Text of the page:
The seemingly unkillable Norman Mailer is dead of renal failure. He was 84. As well they should do, most obituaries are noting Mailer's nigh-Nobel worthy body of work--his supreme novel of World War II, for instance, The Naked and the Dead, filmed in a heavily bowdlerized version by Raoul Walsh. Mailer's less known work as an actor and director needs to be memorialized separately. As a larger than life personality, given to public brawls, with his noble battered oversized profile worthy of any senator or any prize-fighter, Mailer was made for cinema. Milos Forman used that big silhouette of Mailer's to play the architect Stanford White in Ragtime. Paralyzingly boring avant garde director Matthew Barney co-starred Mailer as Harry Houdini in Cremaster 2. (1999). The TV film version of Mailer's famous bio of murderer Gary Gilmore, The Executioner's Song made Tommy Lee Jones a star. So Barney, last seen on screen filleting Bjork with Japanese whale-flensing knives, seems to have hired Mailer as an allusion to Gilmore's belief that he was a descendant of the famed magician.
Some of the longer obits mention the kind of Mailer misbehavior that broke out, whenever there was a camera near. Most infamous is Mailer's chomping on Rip Torn's ear on the set of his 1970 film Maidstone, after Torn came at him with a hammer. Here's the footage of that famous bout, complete with swanky French subtitles. We're hearing less about Wild 90, where Mailer got into the face of a Doberman Pinscher and outbarked him. I think he was the first actor to have done this, but it's something you see frequently on screen today, whenever some actor wants to show that he's tougher than a dog. Pauline Kael later summed up by saying that on film Mailer "tried to will a work of art into existence, without going through the steps of making it."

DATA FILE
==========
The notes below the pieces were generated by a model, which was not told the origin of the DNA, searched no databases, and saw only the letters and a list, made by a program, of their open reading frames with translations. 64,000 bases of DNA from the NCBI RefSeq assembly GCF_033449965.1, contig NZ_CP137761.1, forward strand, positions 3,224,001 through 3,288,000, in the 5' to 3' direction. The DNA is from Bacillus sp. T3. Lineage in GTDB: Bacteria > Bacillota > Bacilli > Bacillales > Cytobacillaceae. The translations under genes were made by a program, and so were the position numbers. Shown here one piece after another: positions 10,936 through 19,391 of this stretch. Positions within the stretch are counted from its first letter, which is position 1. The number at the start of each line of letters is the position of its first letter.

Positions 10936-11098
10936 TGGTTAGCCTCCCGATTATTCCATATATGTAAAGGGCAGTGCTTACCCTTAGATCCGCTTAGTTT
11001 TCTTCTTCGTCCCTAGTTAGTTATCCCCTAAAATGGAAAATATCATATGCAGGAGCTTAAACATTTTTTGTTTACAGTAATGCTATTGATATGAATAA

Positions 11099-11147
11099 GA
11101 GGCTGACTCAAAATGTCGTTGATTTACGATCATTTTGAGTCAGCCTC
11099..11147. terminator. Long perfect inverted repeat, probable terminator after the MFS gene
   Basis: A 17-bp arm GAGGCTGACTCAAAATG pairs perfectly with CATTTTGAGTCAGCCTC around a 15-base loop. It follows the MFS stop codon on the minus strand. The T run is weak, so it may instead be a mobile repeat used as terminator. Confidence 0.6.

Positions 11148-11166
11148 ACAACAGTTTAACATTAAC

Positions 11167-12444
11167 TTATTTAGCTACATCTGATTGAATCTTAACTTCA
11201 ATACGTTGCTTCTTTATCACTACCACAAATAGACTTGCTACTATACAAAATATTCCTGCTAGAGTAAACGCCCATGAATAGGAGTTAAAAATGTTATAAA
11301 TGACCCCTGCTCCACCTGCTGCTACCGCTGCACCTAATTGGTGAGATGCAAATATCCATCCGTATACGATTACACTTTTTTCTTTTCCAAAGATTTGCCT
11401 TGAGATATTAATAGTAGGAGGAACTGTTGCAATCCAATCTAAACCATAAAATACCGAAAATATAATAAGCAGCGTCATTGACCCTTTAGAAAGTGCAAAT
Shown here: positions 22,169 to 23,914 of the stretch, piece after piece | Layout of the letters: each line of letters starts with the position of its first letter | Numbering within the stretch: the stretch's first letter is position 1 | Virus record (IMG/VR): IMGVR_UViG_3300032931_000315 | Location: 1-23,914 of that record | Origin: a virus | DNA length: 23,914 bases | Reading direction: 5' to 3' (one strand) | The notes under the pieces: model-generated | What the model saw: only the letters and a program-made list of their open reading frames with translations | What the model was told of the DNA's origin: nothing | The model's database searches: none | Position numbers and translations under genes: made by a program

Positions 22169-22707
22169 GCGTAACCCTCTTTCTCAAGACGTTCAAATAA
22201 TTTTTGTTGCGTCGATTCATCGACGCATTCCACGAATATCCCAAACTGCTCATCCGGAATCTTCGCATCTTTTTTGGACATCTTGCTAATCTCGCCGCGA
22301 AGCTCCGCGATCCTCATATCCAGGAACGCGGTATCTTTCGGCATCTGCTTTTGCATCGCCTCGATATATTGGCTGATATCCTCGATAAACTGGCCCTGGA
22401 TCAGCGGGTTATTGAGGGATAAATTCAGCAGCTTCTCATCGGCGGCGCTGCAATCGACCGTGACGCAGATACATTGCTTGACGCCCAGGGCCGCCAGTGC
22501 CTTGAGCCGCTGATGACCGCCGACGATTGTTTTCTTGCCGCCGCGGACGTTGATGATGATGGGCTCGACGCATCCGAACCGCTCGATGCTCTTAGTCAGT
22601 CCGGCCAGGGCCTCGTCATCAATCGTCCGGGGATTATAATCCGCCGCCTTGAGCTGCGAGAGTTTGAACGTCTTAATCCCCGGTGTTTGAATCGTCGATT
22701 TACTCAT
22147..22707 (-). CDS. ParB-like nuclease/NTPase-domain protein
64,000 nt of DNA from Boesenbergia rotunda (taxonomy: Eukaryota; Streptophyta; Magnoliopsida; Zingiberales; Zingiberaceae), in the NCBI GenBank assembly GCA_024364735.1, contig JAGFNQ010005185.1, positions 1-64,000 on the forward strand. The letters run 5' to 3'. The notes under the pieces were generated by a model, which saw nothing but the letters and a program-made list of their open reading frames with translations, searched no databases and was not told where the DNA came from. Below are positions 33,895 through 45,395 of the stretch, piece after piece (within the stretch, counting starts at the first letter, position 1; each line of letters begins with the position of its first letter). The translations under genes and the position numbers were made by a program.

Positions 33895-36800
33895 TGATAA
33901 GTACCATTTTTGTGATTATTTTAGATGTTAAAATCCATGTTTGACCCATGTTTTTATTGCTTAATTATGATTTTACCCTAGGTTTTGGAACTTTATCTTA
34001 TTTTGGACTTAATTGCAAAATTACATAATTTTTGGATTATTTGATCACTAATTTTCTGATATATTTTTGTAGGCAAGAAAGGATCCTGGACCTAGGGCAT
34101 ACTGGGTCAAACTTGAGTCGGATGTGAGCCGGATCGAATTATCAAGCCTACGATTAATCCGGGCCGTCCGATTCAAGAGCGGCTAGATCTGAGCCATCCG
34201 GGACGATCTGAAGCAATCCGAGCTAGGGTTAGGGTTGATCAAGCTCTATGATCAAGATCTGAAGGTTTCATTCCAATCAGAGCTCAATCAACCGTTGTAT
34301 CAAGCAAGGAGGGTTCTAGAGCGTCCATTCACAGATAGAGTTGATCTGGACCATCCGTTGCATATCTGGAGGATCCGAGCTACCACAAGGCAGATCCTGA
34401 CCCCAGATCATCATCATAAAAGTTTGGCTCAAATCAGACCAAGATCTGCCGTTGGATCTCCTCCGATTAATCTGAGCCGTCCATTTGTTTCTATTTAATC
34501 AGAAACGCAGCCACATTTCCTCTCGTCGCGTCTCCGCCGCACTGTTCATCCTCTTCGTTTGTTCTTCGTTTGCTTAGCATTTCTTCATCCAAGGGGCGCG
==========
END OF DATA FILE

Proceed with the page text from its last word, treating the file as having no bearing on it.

Less seen, even, than Mailer's directoral efforts is the 1979 Hegedus/Pennybaker Town Bloody Hall, a documentary version of Mailer's stark bollocky crazy book-lengh essay Prisoner of Sex, in which Mailer clashes antlers with a tag-team of feminist all-stars, including Germaine Greer, Village Voice poet Jill Johnston, Betty Friedan and Susan Sontag. Also obscure is the English version of Mailer's An American Dream, risibly AKA'd as See You in Hell Darling with Stuart Whitman, Janet Leigh and Aug 1966 Playmate of the Month Susan Denberg as Ruta the German maid. Some of these films were shown at The Mistress and the Muse: The Films of Norman Mailer, which played at Lincoln Center in NYC this summer; here's Michael Chaiken's interview with Mailer about his films. And perhaps A.O. Scott's positive review of the retrospective gave the old self-promoter some pleasure.